Abortions in Texas dropped nearly 60 percent in the first month the most restrictive abortion law in the nation was in effect, according to state data.
The number of abortions performed in the state fell from 5,404 in August to just 2,197 in September. The Texas heartbeat law, S.B. 8, bans all abortions after fetal cardiac activity is detected, typically around six weeks of pregnancy, before most women know they are pregnant.
The figures from the Texas Health Department, which were released earlier this month, show the dramatic impact of the law just one month after it took effect. Data has not been released for the rest of 2021 beyond September.
The law authorizes citizens to file private lawsuits against those who perform, aid or abet an abortion after six weeks. Successful suits under S.B. 8, which contains no exceptions for rape or incest, fetch at least $10,000.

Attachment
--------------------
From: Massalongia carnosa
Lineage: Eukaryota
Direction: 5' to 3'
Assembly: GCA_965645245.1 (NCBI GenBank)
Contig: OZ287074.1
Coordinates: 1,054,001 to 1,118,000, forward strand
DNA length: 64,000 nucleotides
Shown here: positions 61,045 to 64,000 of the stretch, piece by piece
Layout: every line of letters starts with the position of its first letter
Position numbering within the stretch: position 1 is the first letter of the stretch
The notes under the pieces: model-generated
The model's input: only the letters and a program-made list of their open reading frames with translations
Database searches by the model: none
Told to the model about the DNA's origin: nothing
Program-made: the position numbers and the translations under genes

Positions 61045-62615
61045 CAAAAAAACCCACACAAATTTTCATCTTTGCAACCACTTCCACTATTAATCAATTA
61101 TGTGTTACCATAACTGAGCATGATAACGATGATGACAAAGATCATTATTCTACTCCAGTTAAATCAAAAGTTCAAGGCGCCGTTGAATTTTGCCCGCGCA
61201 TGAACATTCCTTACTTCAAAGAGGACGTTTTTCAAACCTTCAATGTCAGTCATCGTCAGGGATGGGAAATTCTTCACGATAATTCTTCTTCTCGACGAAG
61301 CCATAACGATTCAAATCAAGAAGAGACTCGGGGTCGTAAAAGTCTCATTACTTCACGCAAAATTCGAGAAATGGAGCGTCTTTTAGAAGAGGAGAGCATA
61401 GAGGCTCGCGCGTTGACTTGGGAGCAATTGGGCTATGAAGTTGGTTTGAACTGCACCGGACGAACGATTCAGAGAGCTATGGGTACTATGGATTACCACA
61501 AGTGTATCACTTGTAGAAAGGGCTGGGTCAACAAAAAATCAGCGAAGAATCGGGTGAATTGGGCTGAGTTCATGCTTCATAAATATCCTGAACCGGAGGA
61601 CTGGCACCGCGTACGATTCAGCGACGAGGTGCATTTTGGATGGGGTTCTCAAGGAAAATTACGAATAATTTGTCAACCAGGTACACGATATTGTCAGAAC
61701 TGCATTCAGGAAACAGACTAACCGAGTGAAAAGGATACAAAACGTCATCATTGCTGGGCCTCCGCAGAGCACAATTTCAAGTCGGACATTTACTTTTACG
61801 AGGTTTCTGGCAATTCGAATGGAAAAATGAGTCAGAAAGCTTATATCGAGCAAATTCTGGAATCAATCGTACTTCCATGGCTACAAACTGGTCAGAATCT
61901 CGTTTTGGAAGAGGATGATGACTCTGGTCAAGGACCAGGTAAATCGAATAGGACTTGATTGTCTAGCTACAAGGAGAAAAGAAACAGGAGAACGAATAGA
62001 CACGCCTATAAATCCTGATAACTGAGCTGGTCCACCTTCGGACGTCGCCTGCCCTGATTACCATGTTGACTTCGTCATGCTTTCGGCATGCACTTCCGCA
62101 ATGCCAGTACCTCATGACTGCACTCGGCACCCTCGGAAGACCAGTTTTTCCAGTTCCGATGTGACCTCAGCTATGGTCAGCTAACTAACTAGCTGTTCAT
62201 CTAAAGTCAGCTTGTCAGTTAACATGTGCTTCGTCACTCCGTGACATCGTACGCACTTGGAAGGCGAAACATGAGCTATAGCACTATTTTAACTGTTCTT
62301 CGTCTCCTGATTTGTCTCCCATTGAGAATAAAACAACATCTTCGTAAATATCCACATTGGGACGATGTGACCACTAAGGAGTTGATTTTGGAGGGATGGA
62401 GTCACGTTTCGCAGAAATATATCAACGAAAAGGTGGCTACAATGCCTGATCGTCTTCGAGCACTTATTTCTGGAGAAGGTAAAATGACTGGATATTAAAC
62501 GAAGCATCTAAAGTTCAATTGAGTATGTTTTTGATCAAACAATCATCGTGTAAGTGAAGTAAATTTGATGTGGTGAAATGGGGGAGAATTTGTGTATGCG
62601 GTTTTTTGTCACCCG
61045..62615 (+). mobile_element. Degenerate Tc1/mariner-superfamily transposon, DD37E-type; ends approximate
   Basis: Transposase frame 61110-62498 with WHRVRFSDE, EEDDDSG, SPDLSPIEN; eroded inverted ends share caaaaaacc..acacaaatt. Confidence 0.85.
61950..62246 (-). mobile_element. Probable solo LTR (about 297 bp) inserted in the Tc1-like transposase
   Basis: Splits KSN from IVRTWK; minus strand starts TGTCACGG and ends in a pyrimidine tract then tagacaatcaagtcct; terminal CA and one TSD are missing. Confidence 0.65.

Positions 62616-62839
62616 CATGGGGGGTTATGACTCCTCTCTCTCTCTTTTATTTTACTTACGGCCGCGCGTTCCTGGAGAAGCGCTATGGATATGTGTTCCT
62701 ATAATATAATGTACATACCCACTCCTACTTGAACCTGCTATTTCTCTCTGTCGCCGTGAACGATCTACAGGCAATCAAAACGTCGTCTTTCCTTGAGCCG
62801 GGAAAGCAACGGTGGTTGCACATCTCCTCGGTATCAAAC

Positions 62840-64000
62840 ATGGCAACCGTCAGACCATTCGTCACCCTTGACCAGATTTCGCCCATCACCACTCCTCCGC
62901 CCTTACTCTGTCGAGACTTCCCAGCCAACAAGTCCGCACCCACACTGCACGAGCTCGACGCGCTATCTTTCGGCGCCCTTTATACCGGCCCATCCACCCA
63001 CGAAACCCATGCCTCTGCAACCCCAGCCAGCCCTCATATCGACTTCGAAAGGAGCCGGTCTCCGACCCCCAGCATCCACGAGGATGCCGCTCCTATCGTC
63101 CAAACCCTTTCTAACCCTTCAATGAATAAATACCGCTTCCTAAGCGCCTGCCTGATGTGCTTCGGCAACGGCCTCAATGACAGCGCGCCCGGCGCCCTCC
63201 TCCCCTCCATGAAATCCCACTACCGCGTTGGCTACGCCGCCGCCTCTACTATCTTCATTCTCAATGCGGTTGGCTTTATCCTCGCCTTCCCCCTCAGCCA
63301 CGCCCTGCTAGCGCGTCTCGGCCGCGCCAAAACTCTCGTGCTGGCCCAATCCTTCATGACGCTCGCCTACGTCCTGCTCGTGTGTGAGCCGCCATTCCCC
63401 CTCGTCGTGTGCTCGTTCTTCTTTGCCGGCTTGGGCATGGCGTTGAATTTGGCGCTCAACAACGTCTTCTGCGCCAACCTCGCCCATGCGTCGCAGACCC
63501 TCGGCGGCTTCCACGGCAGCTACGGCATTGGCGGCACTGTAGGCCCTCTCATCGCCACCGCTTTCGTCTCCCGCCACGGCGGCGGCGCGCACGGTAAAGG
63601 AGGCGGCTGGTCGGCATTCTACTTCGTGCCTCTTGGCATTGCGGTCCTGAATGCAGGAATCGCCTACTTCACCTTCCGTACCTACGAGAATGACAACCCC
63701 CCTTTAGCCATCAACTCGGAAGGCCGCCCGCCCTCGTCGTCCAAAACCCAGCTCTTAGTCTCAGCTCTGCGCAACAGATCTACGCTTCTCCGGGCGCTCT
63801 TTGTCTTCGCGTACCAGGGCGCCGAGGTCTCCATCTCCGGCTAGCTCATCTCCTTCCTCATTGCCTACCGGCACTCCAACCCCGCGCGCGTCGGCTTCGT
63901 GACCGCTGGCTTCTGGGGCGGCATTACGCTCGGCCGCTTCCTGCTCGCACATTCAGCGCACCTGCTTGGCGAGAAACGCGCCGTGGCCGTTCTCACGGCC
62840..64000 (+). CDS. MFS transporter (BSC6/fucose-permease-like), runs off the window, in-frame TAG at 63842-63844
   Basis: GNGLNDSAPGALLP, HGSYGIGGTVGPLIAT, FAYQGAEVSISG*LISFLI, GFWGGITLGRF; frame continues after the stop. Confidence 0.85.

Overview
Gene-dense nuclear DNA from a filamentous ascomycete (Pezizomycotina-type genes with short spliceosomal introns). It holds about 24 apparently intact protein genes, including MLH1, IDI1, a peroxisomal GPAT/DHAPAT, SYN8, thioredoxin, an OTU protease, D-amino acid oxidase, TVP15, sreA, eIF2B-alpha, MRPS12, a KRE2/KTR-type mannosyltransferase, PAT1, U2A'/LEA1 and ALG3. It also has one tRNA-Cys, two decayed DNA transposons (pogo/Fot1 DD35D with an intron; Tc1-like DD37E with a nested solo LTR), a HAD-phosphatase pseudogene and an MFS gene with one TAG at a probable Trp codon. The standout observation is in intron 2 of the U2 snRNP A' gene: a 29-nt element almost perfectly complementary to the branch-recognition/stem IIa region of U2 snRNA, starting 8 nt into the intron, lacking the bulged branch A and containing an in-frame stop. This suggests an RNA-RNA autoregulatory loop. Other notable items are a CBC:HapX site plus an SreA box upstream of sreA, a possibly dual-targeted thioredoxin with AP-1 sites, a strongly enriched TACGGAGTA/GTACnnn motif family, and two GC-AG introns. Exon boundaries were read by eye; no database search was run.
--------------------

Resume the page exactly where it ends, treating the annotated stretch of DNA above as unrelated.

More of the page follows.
So far, no lawsuits have been filed, but several clinics ceased providing abortions.
The ban conflicts with Roe v. Wade, the landmark 1973 ruling that recognized a constitutional right to abortion before a fetus is viable, typically around 24 weeks of pregnancy. But the law was deliberately written to circumvent the ruling. So despite challenges, the U.S. Supreme Court has declined to block the law.
The high court remanded the case to the conservative 5th Circuit, which then sent the lawsuit to the Texas Supreme Court, which is controlled entirely by Republicans.
Abortions in 2021 peaked highest in March at just over 5,600, when the law was first introduced, and again in August, just before it took effect on September 1. Notably, only two abortions in September occurred after eight weeks.
The data consistently showed slightly more medication abortions performed throughout 2021, but in September the gap widened dramatically, as there were more than twice as many nonsurgical abortions.
In contrast to a surgical abortion, which takes place in a clinic, a medication abortion involves two pills, taken 48 hours apart, to end a pregnancy.